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What's past is past for Panthers, unless you hang on for motivation

Most of Carolina wants to forget last season, but the QB won't let go just yet.

By DARRELL FRY, Times Staff Writer

© St. Petersburg Times, published September 6, 2002

Most of Carolina wants to forget last season, but the QB won't let go just yet.

SPARTANBURG, S.C. -- They are trying to forget the whole thing, that their disastrous 2001 season never really took place. Coach John Fox hardly ever refers to it. Offensive coordinator Dan Henning refuses to discuss it. And the players give it no significance.

Well, most players don't. As Carolina tries to rebound from a record-setting 1-15 season, some Panthers just won't let it go. Not yet. Not until they make a better accounting of themselves, which they hope they'll do this season.

"I use it as motivation because I know how it felt after 15 straight losses," said quarterback Chris Weinke, last season's starter who will backup veteran Rodney Peete for at least the start of this season. "That's not fun. That's not something any athlete would want to go through.

"Some guys want to erase what happened last year, but that's what took place. We got beat 15 straight times (an NFL record). As much as we look forward, we also have to learn from the mistakes we made last year and be motivated by that."

Actually, there were some redeeming aspects to the Panthers' season. They started strong, toppling Minnesota on the road in the season opener, and were in just about all 15 of their losses. There was a stretch where eight of 10 losses were by seven or fewer, including three games that were lost on the final play.

"That was the heartbreaker, that we couldn't find a way to win a lot of those close games," Weinke said. "It almost got to the point at the end of the season where (we were thinking), 'What are we going to do now to lose this football game?'

"You hated to see that attitude, and you didn't want guys thinking that, but that's what it came down to. And that was reality, that somehow or some way we were going to do something to not allow ourselves to win the football game. And that was the toughest part. That's a motivational factor for us this year, that we had a lot of chances to win games, and we couldn't win them."

Along with that motivation, Carolina enters the season with a largely revamped team. There's a new coach (John Fox), a new offensive coordinator (Dan Henning), a new defensive coordinator (Jack Del Rio), a new defensive star (rookie Julius Peppers) and, in a startling late-preseason move, a new starting quarterback (Peete).

Fox has focused on changing the team's sometimes self-destructive attitude, saying again and again, "It doesn't matter what your record was a year ago."

Before the Panthers can win, Fox said, they must first believe it. "They've got to buy into what we're doing," he said.

Peppers, who has shown star potential in preseason, should help plug a defense that lost some key personnel through free-agency, most notably cornerback Doug Evans (eight interceptions). He leaves behind a weak secondary that is leaning heavily on young, inexperienced talent.

Henning has brought a new offensive scheme designed to take weight off the the quarterback, who often was forced to carry the team last season. The emphasis will be using the run to set up the pass, which means relying heavily on its two running backs, free-agent acquisition Lamar Smith and rookie DeShaun Foster, who looked like a second-round steal before injuring his left knee in preseason.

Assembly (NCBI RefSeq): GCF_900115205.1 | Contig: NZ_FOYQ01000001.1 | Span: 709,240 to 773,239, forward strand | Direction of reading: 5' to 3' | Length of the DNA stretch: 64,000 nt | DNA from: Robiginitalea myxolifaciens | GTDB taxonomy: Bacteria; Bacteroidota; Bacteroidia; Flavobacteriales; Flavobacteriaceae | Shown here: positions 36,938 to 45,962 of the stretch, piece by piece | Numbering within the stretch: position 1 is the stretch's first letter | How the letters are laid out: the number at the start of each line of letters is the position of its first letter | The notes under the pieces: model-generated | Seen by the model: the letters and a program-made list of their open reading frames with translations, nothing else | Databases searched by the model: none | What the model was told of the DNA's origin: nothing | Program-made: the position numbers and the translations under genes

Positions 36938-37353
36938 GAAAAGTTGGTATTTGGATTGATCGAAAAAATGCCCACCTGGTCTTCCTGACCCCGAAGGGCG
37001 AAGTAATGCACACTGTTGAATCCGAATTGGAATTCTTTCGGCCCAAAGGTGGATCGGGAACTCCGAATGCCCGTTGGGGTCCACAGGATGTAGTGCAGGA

Part of Henning's scheme will involve using Peete, and perhaps Weinke, in the shotgun formation. Weinke racked up many of his big numbers at Florida State working out of the shotgun and has welcomed Henning's decision to use it this season.

Still, how well Peete and Weinke perform in the scheme remains the key.

"I don't think you can be successful without having a good quarterback," Henning said. "Whether he's great or not remains to be seen, but a guy can be a good quarterback and win if he's efficient and accurate and makes the right decisions, and that's what we expect him to do."

Like last season when Weinke was thrust into the starting job days before the opener, Peete may be at a disadvantage after getting the starting job at the end of preseason. He missed most of training camp with a strained knee, giving him a late start in getting acclimated to Henning's new scheme.

He looked decent but not dazzling in his two quarters of preseason action (9-of-19 for 68 yards, no touchdowns and no interceptions), and many are wondering if, as a 14-year veteran, he'll be able to withstand the grind of a full season, especially after not starting a game since Nov. 2, 1998.

Staying healthy is a concern for the entire team, mainly because the Panthers are a bit thin in talent. Already they are entering the season with two of their best players -- five-time Pro Bowl returner Michael Bates (broken right ankle) and Foster -- nursing injuries.

Still, no matter what, the Panthers are determined never to go through another season like 2001.

"Our goal is to improve. To improve every game, improve every practice," Fox said. "Usually when you do that, the wins and losses take care of themselves."

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